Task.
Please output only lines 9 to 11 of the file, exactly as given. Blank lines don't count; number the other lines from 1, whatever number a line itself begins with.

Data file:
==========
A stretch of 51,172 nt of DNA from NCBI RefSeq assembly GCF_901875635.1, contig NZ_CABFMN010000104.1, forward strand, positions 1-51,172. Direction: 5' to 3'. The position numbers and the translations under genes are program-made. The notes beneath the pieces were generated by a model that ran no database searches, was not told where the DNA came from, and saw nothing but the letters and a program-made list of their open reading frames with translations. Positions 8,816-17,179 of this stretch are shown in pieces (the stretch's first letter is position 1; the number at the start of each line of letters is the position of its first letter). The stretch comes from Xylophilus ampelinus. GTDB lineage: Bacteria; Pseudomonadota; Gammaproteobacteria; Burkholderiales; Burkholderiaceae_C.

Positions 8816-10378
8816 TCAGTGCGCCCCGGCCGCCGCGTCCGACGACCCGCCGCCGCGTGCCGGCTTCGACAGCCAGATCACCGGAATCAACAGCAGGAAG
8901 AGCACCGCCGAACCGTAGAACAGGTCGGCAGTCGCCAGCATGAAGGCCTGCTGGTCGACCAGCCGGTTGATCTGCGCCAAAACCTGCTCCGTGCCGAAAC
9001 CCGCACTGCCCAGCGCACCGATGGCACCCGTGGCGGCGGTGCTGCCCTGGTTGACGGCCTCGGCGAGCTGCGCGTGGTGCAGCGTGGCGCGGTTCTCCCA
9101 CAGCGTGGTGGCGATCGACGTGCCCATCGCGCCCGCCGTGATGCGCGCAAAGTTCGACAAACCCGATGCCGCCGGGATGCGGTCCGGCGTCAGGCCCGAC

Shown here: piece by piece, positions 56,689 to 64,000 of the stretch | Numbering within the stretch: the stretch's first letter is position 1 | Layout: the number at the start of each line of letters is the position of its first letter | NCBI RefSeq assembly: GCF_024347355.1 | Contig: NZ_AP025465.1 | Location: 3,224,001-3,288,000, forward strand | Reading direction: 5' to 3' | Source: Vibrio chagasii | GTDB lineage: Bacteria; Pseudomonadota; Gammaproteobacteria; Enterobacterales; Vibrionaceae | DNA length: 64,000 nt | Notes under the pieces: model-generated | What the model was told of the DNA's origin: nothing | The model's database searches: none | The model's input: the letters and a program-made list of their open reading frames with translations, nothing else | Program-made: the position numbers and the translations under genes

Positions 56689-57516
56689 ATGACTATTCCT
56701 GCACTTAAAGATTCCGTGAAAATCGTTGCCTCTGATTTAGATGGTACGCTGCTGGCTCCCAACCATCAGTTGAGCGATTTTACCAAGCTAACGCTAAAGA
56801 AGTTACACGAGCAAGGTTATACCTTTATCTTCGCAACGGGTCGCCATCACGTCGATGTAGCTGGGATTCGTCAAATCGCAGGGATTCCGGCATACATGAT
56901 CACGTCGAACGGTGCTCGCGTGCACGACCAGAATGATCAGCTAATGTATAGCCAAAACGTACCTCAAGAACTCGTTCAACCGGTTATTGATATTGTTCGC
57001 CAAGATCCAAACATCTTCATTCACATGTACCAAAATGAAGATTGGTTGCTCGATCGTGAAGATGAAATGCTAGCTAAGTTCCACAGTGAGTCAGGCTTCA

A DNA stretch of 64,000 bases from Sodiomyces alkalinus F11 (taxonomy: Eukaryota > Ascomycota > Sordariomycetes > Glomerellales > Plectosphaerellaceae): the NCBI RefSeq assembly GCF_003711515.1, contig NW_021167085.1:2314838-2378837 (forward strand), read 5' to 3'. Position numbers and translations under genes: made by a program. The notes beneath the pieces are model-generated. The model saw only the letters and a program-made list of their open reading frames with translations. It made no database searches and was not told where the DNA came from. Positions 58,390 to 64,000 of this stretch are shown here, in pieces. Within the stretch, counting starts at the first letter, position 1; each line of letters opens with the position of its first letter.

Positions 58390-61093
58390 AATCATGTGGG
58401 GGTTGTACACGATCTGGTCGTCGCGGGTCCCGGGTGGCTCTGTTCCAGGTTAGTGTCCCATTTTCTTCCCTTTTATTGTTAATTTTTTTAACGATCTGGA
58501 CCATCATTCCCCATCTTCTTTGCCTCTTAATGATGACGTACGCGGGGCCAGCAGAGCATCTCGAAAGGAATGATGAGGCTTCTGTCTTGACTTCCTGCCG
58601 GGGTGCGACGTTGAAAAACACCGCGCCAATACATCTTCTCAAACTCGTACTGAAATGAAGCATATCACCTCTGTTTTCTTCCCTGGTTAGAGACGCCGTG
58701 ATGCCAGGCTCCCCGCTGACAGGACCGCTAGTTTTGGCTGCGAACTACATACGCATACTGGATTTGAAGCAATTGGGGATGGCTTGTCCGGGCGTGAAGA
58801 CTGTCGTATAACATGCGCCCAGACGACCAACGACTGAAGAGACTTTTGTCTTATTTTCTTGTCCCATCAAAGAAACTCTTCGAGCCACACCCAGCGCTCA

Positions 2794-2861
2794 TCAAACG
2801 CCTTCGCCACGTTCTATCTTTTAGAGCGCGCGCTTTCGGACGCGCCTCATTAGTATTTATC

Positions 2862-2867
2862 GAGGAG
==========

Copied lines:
56689 ATGACTATTCCT
56701 GCACTTAAAGATTCCGTGAAAATCGTTGCCTCTGATTTAGATGGTACGCTGCTGGCTCCCAACCATCAGTTGAGCGATTTTACCAAGCTAACGCTAAAGA
56801 AGTTACACGAGCAAGGTTATACCTTTATCTTCGCAACGGGTCGCCATCACGTCGATGTAGCTGGGATTCGTCAAATCGCAGGGATTCCGGCATACATGAT